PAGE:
This piece was featured in the Leonardo exhibition at the National Gallery in London in 2011. It was later sold privately to painting broker Yves Bouvier for $80 million by Sotheby's. Later on, Bouvier managed to sell it to Russian billionaire Dmitry Rybolovlev for a staggering $127.5 million (VND 3.06 trillion). In 2017, the painting was acquired by Prince Bader bin Abdullah during a Christie's New York session for an astounding $450.3 million (VND 10.8 trillion), setting a new record. According to the Wall Street Journal, the painting's owner, as per US intelligence, was Crown Prince Mohammed bin Salman. Instead, Bader merely observed the auction.

Alan Wintermute, a senior expert at Christie's specializing in pre-19th century painting, draws a captivating parallel between this work and the exhilarating discovery of a new planet. "The Salvator Mundi painting holds immense significance among the masterpieces created by painters prior to the nineteenth century." "It feels as though I have stepped into a realm of wonder and fascination that was previously beyond reach," he elaborated.

Who is the author of the painting?

In the documentary The Lost Leonardo, businessman Robert Simon recounts his acquisition of the artwork in 2005. At the time, he was aware of numerous copies of the piece displayed in museums worldwide, yet the true original remained a mystery.

Based on historical records, it has been reported that in 2006, Simon presented the painting to the Metropolitan Museum of Art for examination. The paintings suffered extensive damage and were obscured by numerous layers of paint during that period. "The site exudes an air of mystery and intrigue, with its crumbling structures and eerie atmosphere." Throughout history, there have been multiple instances where individuals with limited knowledge have attempted to restore it. Using artificial resin, the restorer successfully repaired the object that had become discolored over time. Handled with great care. "Upon removing the excess paint, the person elucidated how the original paint was unveiled," they explained. It was Dianne Dwyer Modestini, an art restorer and professor at New York University, who eventually undertook the restoration of the painting.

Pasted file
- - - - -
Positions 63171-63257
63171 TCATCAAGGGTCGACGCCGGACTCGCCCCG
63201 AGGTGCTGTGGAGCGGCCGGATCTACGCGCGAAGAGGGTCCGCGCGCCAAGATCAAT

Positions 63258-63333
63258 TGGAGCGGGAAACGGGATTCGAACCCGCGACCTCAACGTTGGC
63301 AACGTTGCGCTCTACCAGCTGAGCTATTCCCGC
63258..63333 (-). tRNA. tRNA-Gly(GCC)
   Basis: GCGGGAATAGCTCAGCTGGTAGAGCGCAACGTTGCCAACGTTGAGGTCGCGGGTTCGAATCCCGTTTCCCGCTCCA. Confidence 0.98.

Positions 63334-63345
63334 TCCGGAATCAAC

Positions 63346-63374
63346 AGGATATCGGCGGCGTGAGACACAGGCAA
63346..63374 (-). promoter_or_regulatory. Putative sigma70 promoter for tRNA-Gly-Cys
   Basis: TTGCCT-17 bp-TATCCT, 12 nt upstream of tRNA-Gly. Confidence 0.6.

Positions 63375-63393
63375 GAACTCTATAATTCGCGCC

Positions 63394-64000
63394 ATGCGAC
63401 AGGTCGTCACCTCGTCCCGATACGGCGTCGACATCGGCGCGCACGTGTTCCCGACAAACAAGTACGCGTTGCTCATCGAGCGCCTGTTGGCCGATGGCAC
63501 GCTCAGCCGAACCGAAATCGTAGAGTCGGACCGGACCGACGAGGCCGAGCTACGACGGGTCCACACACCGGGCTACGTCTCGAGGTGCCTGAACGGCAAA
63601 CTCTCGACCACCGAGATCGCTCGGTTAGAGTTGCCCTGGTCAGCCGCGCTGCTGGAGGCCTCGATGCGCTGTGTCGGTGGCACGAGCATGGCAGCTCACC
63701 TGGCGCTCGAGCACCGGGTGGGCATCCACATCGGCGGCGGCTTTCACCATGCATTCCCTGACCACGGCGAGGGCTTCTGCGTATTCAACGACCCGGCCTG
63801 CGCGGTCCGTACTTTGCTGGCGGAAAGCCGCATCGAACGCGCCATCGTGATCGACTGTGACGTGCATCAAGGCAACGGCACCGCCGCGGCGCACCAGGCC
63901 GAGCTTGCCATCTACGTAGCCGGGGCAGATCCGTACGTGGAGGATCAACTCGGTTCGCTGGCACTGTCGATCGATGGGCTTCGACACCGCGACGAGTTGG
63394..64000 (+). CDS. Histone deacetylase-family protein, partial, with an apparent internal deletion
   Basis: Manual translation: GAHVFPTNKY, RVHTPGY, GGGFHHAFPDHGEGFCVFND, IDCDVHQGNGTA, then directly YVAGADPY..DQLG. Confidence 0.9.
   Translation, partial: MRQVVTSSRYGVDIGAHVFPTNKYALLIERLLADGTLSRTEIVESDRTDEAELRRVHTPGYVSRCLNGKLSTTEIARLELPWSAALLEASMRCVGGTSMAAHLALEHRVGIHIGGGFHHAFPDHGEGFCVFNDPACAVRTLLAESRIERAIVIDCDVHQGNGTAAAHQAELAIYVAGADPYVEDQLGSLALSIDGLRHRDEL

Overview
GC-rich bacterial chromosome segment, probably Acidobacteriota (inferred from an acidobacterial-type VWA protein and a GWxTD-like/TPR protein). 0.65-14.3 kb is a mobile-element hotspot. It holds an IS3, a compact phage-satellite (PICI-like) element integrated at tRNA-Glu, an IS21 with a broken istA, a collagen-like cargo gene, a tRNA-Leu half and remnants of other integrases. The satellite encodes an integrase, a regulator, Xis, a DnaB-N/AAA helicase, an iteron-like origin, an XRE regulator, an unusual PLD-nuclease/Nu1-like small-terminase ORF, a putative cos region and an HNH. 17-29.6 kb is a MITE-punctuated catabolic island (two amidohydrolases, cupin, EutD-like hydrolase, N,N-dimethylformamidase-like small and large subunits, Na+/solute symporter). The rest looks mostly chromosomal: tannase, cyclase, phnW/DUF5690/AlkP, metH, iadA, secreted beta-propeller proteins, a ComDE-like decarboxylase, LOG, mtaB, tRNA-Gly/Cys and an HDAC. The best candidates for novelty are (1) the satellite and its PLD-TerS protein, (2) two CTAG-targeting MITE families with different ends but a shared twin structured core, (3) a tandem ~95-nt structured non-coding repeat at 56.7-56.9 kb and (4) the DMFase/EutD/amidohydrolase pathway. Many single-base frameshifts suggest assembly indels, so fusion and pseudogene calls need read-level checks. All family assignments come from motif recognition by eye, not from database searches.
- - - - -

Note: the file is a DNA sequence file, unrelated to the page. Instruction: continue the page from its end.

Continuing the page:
According to an interview with Artnews in 2011, Robert Simon confidently asserted that through meticulous research and thorough examination of signatures, materials, and drawing styles, experts have definitively determined that the Salvator Mundi painting is indeed the authentic work of Leonardo da Vinci.

In 2011, the painting was exhibited at the prestigious National Gallery in London. Director Nicholas Penny invited four esteemed experts in Leonardo's work to preview the exhibition before it opened. It was widely regarded as the artist's greatest work. According to Martin Kemp, who was present at the time, he immediately recognized the painting as the artist's original. "Leonardo was there," he said. "The painting had an intriguing enigma surrounding it," he described.

Some individuals question the authenticity of this artwork, doubting its attribution to a renowned artist. As per the Prado Museum in Spain, the paintings were created by Leonardo's students, with Leonardo overseeing their execution. As per Michael Daley, Director of ArtWatchUK, there is no indication that the artist ever engaged in creating a drawing of Salvator Mundi. There have been rumors circulating that suggest the unfortunate fate of Salvator Mundi, with claims that it has been destroyed and is no longer in existence.